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High Five: Ruby Rose Fox

Seductively dark lyrics and a deep, throaty voice are telltale signs that Ruby Rose Fox (right) has taken the stage. A powerhouse vocalist, Fox will fill the Sinclair with her old-soul, edgy pop on Aug. 28. Curious about her musical roots, we asked Fox to tell us about five artists who have strongly influenced her as a singer and songwriter.

Roy Orbison

“He was one of the first artists I ever connected to as a small child. I started taping him from the radio when I was 3 or 4. He was one of the first rock ’n’ roll pioneers, one of the first men to really express their voice in a completely emotional way. I was just instinctively drawn to that.”


Leonard Cohen

“I came across him much later in life, when I got my first guitar at 26 years old. I was immediately struck by the lyrics; Cohen was this wordsmith that expressed language in a way that I understood really deeply. His writing is dark and disciplined. . . . He really inspired me lyrically. I wrote a song called ‘Dear Leonard Cohen,’ which is a direct response to [his] ‘Famous Blue Raincoat.’ ”

Egon Schiele

“He’s an artist that embodies what I want to make. I imagine him as Leonard Cohen as a painter — I can’t get enough of it. There’s a grotesque element, there’s a beautiful element. It’s angular and gorgeous. I love it because I don’t have words for it, and I love when I don’t have words for something.”

Patti Smith

“I didn’t really know much about her until I started playing guitar, but I became quickly obsessed. I have to say I’m a melody person, and I’m not a fan of all her work . . . but I’m just slayed when I listen to her. I’m really inspired by her commitment to art, and to being an artist. She contains a wildness that I can only aspire to. Her art, it wasn’t just a show.”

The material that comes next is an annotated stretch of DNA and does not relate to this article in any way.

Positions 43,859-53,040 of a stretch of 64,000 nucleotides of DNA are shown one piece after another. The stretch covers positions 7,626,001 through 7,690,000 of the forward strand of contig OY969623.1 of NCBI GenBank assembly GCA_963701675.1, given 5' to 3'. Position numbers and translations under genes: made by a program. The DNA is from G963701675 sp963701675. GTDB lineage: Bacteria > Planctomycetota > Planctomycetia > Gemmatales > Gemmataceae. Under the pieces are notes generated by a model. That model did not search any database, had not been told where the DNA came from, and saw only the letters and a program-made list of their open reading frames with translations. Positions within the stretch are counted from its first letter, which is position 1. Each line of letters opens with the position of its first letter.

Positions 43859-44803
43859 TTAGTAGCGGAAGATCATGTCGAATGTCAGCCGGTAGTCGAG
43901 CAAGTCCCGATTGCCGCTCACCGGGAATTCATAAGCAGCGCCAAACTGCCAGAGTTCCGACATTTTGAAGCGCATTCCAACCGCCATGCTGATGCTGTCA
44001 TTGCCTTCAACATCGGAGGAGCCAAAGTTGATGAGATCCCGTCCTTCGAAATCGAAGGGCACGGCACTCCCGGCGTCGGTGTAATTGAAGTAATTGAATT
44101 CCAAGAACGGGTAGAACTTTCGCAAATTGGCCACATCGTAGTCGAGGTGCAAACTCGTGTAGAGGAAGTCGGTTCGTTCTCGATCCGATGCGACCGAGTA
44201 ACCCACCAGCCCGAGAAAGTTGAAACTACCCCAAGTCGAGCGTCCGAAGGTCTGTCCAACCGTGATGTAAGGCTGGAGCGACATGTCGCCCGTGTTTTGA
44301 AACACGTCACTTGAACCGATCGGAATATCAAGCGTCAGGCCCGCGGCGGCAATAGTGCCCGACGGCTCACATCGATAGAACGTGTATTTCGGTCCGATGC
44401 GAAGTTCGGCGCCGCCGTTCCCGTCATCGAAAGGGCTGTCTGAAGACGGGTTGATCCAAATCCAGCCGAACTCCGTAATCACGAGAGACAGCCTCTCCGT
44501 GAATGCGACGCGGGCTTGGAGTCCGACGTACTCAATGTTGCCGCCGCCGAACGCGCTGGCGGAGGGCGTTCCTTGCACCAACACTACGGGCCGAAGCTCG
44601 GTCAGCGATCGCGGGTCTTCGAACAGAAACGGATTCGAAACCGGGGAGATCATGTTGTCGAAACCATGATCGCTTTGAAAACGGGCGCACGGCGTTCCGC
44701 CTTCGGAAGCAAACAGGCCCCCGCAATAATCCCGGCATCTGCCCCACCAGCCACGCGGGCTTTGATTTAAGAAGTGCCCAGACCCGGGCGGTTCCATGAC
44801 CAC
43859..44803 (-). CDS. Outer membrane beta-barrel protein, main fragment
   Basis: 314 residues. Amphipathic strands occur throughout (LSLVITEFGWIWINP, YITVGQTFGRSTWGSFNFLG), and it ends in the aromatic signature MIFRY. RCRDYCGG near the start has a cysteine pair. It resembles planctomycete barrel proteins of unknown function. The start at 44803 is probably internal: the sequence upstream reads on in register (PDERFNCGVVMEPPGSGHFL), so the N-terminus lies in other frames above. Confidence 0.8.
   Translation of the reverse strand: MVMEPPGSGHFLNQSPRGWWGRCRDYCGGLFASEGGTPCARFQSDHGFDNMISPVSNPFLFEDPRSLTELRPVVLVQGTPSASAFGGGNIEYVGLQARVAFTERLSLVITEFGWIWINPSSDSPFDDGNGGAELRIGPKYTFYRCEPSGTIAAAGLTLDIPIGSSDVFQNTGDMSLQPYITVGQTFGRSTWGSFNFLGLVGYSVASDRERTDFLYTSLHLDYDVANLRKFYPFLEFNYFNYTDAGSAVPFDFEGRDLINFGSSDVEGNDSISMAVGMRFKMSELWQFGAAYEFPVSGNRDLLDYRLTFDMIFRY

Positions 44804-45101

Nina Simone

“Virtuosity is the first word that comes to mind. And fierce bravery. She let her voice be hers — she didn’t change it, and in some ways it’s really beautiful, and in some ways it’s really ugly, and in letting it be that, it’s Nina Simone’s. She felt dangerous onstage — you didn’t know what she was going to say or do. Dangerous in the best possible way, in the sense that she was such an honest performer and person, that when you watched her sing it was Real, with a capital R.”

Ruby Rose Fox performs with Sidewalk Driver, the Lights Out, and Jenny Dee & the Deelinquents at the Sinclair, Cambridge, Aug. 28. Tickets: $12. 617-547-5200, www.sinclair


Mallory Abreu can be reached at mallory.abreu@globe.com.